This armoured Land Rover Defender belongs in a Bond film
Land Rover teams up with German armorers Trasco for a line of shielded Defenders
Ever heard the one about a bulletproof Land Rover?
And before you reply, ‘Yeah, it’s called a Landcruiser’, we should point out that we’re talking about a literally bulletproof Land Rover. A new Defender 110, to be precise.
OK, if we’re in the business of being precise, we should mention that ‘bulletproof’ is a bit of a misnomer. As you’d rather hope from something that’s supposed to come between you and a bullet, there are rather specific protection ratings with rather specific tests to prove it.
So in circumstances as specific and serious as these, nothing’s ever called bulletproof. The generally accepted catch-all term is ballistic protection; German armorer Trasco calls its bullet... er, resistant system ‘A-Kip‘. Which a) doesn’t really explain much by itself, and b) isn’t an imagination-capturing name in the vein of ‘Desert Eagle’ or ‘Marauder’. Then again, we suppose that the perfect name – Defender – was already taken, so it was always going to be a tall order to top that.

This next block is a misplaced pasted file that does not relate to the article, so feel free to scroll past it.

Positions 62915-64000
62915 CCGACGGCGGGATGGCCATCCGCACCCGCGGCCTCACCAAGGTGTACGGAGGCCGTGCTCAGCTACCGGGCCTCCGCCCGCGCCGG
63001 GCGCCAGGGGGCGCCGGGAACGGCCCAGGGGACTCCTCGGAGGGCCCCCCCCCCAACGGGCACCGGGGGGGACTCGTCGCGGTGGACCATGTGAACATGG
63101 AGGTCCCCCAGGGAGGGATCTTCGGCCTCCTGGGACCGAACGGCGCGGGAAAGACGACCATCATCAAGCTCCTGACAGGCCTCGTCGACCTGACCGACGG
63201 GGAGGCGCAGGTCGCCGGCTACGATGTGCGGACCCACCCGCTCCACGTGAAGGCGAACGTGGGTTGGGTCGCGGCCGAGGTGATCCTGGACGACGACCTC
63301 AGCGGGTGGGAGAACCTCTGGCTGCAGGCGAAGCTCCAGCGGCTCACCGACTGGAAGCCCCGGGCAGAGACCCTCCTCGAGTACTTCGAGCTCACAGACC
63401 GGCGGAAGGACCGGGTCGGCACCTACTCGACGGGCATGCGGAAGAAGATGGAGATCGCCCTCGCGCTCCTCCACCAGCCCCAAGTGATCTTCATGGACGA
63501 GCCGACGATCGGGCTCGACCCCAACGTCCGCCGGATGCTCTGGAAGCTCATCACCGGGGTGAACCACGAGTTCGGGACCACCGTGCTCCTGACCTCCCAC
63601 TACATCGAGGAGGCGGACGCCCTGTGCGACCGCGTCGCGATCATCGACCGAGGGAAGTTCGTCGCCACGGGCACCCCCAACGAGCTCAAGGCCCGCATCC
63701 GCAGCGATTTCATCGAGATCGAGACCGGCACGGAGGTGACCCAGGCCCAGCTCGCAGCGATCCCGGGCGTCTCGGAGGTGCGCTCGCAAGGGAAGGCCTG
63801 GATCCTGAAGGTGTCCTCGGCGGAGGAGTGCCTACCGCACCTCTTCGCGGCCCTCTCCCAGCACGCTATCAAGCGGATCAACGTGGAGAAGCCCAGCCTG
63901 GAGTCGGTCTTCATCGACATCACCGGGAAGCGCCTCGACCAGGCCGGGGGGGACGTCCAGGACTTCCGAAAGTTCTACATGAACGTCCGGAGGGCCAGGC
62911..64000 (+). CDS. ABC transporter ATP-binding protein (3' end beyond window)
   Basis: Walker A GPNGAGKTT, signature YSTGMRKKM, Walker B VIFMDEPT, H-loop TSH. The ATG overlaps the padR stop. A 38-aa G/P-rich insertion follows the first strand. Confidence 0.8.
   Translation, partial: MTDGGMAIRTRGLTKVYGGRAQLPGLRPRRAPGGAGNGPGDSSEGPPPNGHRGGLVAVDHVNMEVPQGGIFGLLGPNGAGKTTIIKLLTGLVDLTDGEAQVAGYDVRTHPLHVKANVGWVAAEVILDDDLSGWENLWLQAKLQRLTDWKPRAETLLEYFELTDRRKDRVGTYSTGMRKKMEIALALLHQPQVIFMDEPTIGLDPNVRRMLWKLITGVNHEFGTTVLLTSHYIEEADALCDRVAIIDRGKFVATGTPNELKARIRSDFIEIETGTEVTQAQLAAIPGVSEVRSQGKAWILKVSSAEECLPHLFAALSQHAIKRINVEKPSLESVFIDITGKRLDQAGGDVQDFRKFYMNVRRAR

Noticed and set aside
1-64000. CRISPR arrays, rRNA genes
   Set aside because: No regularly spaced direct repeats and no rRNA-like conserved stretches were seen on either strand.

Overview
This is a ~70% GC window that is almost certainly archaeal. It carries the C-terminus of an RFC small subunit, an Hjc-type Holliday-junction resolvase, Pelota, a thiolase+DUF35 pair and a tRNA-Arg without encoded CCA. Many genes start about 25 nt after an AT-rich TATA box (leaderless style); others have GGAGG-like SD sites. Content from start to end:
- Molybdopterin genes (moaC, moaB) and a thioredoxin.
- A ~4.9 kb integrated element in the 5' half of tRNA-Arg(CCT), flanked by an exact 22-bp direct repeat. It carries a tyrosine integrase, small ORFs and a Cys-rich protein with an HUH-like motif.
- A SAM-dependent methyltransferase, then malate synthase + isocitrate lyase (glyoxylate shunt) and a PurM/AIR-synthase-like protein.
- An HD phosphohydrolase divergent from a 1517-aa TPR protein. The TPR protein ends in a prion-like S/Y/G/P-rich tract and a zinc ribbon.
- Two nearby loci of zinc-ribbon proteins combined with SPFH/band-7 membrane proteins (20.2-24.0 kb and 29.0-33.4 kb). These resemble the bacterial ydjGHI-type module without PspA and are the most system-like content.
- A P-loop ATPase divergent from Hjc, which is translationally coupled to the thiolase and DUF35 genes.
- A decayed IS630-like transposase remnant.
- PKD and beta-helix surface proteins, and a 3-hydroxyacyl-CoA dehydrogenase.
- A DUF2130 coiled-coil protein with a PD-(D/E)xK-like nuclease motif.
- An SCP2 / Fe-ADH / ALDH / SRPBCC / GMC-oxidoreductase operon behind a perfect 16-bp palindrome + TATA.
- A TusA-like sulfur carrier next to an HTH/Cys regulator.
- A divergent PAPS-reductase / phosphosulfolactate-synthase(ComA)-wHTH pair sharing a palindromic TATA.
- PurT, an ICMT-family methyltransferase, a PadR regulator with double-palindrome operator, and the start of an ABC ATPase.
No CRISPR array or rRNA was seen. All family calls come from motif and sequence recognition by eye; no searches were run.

In case you’re curious, A-Kip apparently stands for ‘anti-kidnap’, which really does dump a whole bucketload of seriousness into the conversation. As you might imagine, the specifics are something of a trade secret – knowing the system is the first step to defeating it – but we do know it involves quite a bit of ‘security-grade steel, glass and composite materials’, which offers a choice of ‘VPAM 4 or VPAM 6 levels of ballistic protection'.
For those who aren’t immediately familiar with armour ratings, VPAM 4 level protection will stop three consecutive rounds fired from a 44 magnum. VPAM 6, on the other hand, will stop three 7.62x39mm rounds – or exactly the sort you’d find in an AK-47, apparently. Which says all it needs to about a certain assault rifle’s ubiquity and the kinds of people who choose to pick one up these days.
In any case, because discretion is the better part of valour, the A-Kipped Defender manages to remain about as inconspicuous as a regular Defender 110. Although it must be said that for absolute anonymity, you could do worse than bullet-proofing a 10-year-old Skoda Octavia. And then, presumably, make jokes about a bulletproof one being called a Camry.
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